Avoid Teacher Burnout before it’s too late. What does teacher burnout look like? I know only too well because I crashed and burned a couple years ago from teacher burnout!
Avoid Teacher Burnout
What does teacher burnout look like and How to Avoid It? Teacher burnout can look different on different teachers; however, there are some commonalities that run through those who are suffering from burnout. I have first hand experience from becoming so burned out that I had to leave the teaching profession for a couple years before going back. How does teacher burnout affect students-was the primary question I had on my mind at the time. I’m not sure but I knew I didn’t want to be the cause of any negative effects on students. It got to a point where I could not longer effectively perform my job and I knew it was best for myself and for my students if I took a break. My burnout came from a combination of poor administration, not being able to say no, not prioritizing my health and my family, to working at a Title I school where students need more from their teachers than the teacher can give, and last but worst, losing a student to suicide. Yes, this really happened!
You do not want to end up leaving your job or worse suffering through the burnout because you cannot leave your job. Follow some of these easy tips and tricks to avoid teacher burnout or to pull yourself out from being burned out.
Avoid Teacher Burnout: What is Teacher Burnout?
To define teacher burnout is when a teacher has reached such a high level of stress they can no longer effectively cope with the normal stress of being a teacher. If a teacher is suffering from teacher burnout the symptoms can range from constant complaining, missing workdays, missing deadlines, having classroom management difficulties, having difficulty with relationships with staff, and at it’s highest, taking a leave of absence. If you are suffering from two or more symptoms on this list you are either in teach burnout or could be at risk for it.
Avoid Teacher Burnout: Teacher Burnout What To Do?
Why do teachers burnout? One of the major causes can be a poor administrative team. What does poor administration look like? The primary job of the administrative team is to keep as much off your plate as they can so that you are able to focus on your students and effectively perform your job as a teacher. If you have an administrative staff that doesn’t have systems in place to ensure this practice you absolutely should consider transferring schools. I realize that this can be difficult, especially when you have built relationships with others on campus but having a strong supportive administrative team can mean the difference between workplace bliss and brutal workplace burnout. How common is teacher burnout? At a school like this, very! If you have constant interruptions from the office, parents, administration, other teachers (like special education etc.) than your administrative team is disorganized and not supportive of your time with your students. If your administrative team constantly schedules meetings, or asks you to do things during your prep period, they are not respecting your students or your time as a teacher. If the administrative team puts pressure on you to work during your lunch or breaks, they are not respecting you or your students. If your administrator requests more data than is typical so they can look good to their supervisor than they are not respecting you or your students. If you send a disrespectful student to the office and they VP sends them back, doesn’t follow-up with parents or doesn’t follow-up with you, you have a poor administrative staff. Does any of this sound familiar to you? If so, you have a poor administrative team and you should consider transferring schools.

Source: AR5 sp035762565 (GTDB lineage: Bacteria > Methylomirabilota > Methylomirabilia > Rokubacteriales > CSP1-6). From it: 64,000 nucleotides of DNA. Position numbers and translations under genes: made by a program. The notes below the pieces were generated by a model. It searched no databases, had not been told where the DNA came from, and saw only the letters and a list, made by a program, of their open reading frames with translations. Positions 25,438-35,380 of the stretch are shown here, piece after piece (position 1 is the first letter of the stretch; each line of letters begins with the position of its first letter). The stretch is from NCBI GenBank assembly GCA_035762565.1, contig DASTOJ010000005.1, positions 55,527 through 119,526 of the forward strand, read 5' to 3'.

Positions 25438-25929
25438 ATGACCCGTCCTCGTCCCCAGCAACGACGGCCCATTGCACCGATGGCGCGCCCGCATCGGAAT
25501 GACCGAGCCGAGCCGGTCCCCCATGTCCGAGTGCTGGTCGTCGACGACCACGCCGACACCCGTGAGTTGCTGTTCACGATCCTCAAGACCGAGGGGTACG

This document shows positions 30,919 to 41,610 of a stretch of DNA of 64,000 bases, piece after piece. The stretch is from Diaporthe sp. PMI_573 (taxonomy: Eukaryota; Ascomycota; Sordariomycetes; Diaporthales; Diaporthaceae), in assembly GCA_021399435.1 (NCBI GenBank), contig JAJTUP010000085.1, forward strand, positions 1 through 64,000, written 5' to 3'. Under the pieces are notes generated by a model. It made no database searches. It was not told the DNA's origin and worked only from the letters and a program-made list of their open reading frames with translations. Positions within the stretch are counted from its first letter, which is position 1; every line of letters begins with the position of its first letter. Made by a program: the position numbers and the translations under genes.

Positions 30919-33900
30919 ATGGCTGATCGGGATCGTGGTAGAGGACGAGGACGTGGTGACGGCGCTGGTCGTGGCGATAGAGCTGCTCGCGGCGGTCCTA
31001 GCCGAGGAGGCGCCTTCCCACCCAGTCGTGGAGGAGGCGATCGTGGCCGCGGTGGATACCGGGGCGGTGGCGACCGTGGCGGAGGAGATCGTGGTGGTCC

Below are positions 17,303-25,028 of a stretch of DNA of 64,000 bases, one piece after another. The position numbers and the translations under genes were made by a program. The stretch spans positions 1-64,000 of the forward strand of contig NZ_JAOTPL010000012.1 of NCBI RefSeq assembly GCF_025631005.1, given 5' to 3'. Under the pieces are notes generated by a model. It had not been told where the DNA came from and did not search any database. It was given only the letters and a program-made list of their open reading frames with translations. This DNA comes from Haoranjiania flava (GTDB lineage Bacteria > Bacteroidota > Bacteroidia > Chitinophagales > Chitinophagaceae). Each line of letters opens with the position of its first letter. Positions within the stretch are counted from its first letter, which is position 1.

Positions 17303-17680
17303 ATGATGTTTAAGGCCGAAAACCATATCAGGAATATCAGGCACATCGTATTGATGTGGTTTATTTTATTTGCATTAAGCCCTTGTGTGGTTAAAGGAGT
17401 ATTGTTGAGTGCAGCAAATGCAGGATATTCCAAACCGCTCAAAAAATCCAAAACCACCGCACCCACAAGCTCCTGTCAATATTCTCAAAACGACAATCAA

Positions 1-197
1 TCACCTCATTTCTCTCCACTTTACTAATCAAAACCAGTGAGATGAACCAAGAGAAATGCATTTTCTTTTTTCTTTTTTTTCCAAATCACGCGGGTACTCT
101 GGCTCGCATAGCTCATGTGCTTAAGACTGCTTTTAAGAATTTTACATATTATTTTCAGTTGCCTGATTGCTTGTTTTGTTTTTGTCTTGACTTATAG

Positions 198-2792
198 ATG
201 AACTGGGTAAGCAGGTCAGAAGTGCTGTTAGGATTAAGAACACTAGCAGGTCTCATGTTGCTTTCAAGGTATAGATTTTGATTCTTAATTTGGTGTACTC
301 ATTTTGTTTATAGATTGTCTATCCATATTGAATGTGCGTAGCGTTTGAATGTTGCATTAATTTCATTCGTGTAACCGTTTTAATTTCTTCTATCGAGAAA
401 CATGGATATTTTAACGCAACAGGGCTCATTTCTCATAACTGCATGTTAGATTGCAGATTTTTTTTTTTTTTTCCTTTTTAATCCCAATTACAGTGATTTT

Avoid Teacher Burnout: If You Plan to Switch Schools
Do some research during professional developments with teachers from other schools before willy nilly switching schools. Ask teachers questions about their school and administrative team. It would be unfortunate to move from one school with a bad administrative team to another with a bad administrative team. If you make a change and transfer schools, this could be an actual solution to your teacher burnout. If you do switch schools be weary of taking on too many extra tasks which is a habit when someone is new to a school. New teachers are typically seen as new and energized, poised for extra tasks and a heavy workload. Do not fall into this trap and be prepared to say “no” when it is too much. Why is teacher burnout so high? A lot of it has to do with a lack of funds and resources. Teachers are expected to take on so many administrative tasks and paperwork that it makes it difficult to focus on students.
Avoid Teacher Burnout: What Does Teacher Burnout Look Like and How to Avoid it?
What Does Teacher Burnout Look Like and How to Avoid it? Avoid or change it by making big changes or small ones.
Small Change: Adjust to lifestyle
What Does Teacher Burnout Look Like and How to Avoid it? We change as people and as teachers from year to year. When we are young, we have a tendency to act more like an Aunt or an older sibling, this changes as we get older. We take on more of a mom role, and eventually even a grandmother role-yikes! If this is you, roll with the changes. Do not try to continue to fit into a role that simply doesn’t work for you anymore. Besides you don’t want to be 47 and acting like an older sibling-it just doesn’t work anymore. Leave that for the younger teachers.